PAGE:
Meanwhile, Murphy ordered the agency’s Washington headquarters at 1800 F St. NW to close on Monday in anticipation of a protest of her decision not to declare Biden the winner of the election.

The protest, held at noon by a group called, which has opposed Trump and his administration, was small and nonviolent. At most, 15 activists arrived at the headquarters entrance and tried to enter through the revolving doors to speak with Murphy but were blocked by security guards, said Sunsara Taylor, one of the organizers.

The group came with body bags to represent the loss of life during the coronavirus pandemic and stuck bags in the revolving door, which was not moving. The delayed transition is blocking Biden from implementing a plan to fight the virus, Taylor said.

Last week, House Democrats summoned Murphy, a Trump appointee, to brief them privately and threatened to bring her, her deputy, her chief of staff and her general counsel before Congress to testify at a public hearing.

“We have been extremely patient, but we can wait no longer,” Maloney and Lowey wrote last week.

The GSA sent its response to the lawmakers Monday, a spokesperson for the agency said in a statement first reported by the publication Government Executive. The spokesperson said Brigati would hold a 30-minute briefing next Monday with the four Democrats as well as the top Republicans on the panels.

The GSA also said it would host an in-person-only briefing the same day for staffers of three Senate committees — Appropriations; Homeland Security and Governmental Affairs; and Environment and Public Works — as well as for staffers of the Appropriations and Oversight committees.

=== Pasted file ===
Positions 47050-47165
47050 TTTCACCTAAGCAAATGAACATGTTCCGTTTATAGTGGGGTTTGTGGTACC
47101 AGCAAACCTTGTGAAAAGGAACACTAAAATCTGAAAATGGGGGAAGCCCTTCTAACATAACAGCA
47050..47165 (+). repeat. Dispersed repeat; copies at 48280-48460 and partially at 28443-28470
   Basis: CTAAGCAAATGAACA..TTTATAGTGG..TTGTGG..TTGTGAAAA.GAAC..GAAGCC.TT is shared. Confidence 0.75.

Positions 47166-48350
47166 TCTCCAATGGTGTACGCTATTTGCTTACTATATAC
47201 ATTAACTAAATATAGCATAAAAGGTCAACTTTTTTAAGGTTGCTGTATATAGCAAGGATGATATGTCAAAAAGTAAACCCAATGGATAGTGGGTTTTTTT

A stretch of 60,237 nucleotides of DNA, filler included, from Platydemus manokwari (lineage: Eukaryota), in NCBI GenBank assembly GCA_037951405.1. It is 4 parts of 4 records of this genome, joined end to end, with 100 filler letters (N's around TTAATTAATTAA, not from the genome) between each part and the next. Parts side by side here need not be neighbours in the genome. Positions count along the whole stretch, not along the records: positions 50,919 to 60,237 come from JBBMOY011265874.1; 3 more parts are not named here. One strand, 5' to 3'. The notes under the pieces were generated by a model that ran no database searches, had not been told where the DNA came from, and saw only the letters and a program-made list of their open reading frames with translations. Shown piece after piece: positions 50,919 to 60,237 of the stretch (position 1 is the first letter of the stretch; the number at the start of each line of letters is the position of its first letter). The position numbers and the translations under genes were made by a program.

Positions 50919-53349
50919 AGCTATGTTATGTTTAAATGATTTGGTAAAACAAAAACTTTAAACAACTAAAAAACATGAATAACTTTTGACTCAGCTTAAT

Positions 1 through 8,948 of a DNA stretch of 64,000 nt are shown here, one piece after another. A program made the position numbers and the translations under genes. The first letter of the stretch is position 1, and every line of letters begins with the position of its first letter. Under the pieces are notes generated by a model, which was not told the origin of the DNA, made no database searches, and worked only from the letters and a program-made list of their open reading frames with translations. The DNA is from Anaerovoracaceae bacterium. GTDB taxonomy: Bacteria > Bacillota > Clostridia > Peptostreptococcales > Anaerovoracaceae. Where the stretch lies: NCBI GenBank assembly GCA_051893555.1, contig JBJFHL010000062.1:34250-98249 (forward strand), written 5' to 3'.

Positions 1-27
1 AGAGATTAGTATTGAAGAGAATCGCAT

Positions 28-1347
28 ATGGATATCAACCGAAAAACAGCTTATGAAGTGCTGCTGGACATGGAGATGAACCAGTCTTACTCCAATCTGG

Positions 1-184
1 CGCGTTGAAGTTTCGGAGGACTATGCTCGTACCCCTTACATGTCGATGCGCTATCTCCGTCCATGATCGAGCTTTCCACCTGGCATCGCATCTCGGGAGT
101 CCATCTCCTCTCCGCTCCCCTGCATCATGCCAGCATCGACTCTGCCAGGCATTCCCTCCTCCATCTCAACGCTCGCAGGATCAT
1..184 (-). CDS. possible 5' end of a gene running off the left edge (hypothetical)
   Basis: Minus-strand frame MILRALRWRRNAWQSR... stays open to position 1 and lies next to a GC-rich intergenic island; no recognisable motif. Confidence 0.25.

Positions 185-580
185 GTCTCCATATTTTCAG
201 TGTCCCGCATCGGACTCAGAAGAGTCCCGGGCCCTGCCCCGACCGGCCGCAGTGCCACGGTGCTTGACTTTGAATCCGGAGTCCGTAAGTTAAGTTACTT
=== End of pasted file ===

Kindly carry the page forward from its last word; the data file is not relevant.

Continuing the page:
But the Democrats fired back that the arrangement would be unacceptable. “In the spirit of accommodation, we are willing to host this briefing tomorrow at a time that is convenient for you,” they wrote Monday in their letter to Murphy, listing several possible times and requesting a response by 5 p.m.

A GSA spokeswoman did not immediately respond to a request for comment.

Two other Democrats — House Intelligence Committee Chairman Adam B. Schiff (Calif.) and Sen. Patty Murray (Wash.), the top Democrat on the Senate Committee on Health, Education, Labor and Pensions — also sent letters Monday urging Murphy to allow the transition to begin.

In her letter, Murray wrote that Murphy is “choosing to put political loyalty ahead of public health and safety by refusing to make a determination of ascertainment to begin a formal transition of power to the President-elect.”